Washington Post publishes 'last piece' by missing Saudi journalist Jamal Khashoggi

As a contributor to the Washington Post, Mr Jamal Kashoggi frequently criticised the Saudi regime and Crown Prince Mohammed bin Salman. In his final column, he writes of the importance of a free press in the Arab world. PHOTO: AFP

WASHINGTON (AFP) - Two weeks after he disappeared, The Washington Post on Wednesday (Oct 17) published what it said appears to be Mr Jamal Khashoggi's final column, in which the missing Saudi journalist writes of the importance of a free press in the Arab world.

Such a forum is currently lacking, says Mr Khashoggi, a Post contributor and United States resident who disappeared after entering Saudi Arabia's consulate in Istanbul on Oct 2.

"The Arab world is facing its own version of an Iron Curtain, imposed not by external actors but through domestic forces vying for power," he writes.

"The Arab world needs a modern version of the old transnational media so citizens can be informed about global events. More important, we need to provide a platform for Arab voices," Mr Khashoggi writes.

"Through the creation of an independent international forum, isolated from the influence of nationalist governments spreading hate through propaganda, ordinary people in the Arab world would be able to address the structural problems their societies face."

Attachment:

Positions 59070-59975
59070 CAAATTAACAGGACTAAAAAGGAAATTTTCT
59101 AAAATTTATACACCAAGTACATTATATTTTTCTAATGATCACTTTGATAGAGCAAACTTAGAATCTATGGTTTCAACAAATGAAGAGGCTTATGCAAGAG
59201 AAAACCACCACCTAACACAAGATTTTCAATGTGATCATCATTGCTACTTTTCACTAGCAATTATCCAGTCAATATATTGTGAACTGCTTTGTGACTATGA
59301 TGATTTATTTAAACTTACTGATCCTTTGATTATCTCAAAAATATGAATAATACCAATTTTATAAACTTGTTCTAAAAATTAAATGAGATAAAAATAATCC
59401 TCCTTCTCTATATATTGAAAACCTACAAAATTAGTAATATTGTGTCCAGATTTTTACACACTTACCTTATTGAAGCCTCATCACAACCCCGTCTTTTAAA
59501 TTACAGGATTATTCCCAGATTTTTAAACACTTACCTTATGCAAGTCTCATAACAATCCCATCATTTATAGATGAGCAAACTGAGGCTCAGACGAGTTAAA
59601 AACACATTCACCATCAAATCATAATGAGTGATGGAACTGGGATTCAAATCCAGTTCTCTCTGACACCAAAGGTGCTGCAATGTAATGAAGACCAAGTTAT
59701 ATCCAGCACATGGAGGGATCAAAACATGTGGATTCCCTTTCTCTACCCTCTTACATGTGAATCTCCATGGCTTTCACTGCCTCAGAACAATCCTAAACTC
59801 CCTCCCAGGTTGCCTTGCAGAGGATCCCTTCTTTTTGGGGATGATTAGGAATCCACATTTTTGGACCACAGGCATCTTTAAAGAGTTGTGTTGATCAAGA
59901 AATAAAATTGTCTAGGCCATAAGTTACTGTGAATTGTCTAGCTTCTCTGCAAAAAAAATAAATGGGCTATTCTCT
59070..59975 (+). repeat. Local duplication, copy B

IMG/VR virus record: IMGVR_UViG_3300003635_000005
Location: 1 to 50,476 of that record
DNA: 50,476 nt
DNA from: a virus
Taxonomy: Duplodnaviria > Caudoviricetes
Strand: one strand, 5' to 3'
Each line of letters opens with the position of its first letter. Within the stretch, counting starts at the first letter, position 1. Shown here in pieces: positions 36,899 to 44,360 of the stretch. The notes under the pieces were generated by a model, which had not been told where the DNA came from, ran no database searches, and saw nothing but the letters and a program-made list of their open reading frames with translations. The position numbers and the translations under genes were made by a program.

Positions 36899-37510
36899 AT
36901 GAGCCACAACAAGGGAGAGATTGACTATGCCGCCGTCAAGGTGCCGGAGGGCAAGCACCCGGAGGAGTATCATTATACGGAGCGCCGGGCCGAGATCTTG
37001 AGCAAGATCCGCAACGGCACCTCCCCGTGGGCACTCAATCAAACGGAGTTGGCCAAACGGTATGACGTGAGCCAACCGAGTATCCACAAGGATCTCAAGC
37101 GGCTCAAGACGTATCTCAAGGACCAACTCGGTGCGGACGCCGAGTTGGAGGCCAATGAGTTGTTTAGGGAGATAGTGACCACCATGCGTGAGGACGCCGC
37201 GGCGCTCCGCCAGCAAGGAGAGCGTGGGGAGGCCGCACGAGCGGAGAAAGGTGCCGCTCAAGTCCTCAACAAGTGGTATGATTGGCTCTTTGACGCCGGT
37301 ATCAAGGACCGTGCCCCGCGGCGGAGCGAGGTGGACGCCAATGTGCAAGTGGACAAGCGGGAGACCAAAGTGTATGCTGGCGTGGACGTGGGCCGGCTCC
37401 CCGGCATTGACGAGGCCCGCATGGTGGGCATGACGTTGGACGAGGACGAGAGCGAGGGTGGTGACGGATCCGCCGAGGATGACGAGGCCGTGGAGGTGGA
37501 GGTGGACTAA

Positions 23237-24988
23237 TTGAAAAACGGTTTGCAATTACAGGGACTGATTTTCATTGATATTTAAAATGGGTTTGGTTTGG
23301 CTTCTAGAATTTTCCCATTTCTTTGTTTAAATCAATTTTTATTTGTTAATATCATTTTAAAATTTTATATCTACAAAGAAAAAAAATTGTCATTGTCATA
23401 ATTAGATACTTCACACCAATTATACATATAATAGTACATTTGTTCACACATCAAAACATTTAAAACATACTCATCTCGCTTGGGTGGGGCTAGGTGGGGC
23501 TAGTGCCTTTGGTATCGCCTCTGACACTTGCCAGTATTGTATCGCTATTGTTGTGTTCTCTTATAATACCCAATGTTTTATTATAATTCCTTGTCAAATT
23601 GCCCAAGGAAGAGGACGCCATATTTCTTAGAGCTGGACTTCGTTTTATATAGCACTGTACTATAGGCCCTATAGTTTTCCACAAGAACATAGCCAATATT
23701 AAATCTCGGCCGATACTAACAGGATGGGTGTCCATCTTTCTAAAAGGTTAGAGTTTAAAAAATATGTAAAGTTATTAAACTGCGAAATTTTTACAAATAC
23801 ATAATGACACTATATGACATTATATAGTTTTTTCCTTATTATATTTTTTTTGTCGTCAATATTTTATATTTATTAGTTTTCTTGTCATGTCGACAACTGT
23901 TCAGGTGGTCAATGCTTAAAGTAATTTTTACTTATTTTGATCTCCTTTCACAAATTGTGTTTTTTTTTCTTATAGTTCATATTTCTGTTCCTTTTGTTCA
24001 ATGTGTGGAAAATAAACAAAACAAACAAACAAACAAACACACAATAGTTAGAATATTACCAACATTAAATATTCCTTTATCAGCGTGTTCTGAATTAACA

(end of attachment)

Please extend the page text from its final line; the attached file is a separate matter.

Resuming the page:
The ultimate fate of Mr Khashoggi - whose writings have been critical of powerful Saudi Crown Prince Mohammed bin Salman - is still unknown, but leaks by anonymous Turkish officials have painted a picture of him allegedly meeting a grisly demise in the consulate at the hands of Saudi agents.

Saudi Arabia has denied to the US having knowledge of what happened at the consulate.

In the introduction to Mr Khashoggi's column - which was accompanied by a photo of the smiling writer - the Post's Global Opinions editor Karen Attiah said the newspaper held off on publishing it, in the hopes that he would return.

"Now I have to accept: That is not going to happen. This is the last piece of his I will edit for The Post," Ms Attiah wrote.

"This column perfectly captures his commitment and passion for freedom in the Arab world. A freedom he apparently gave his life for."

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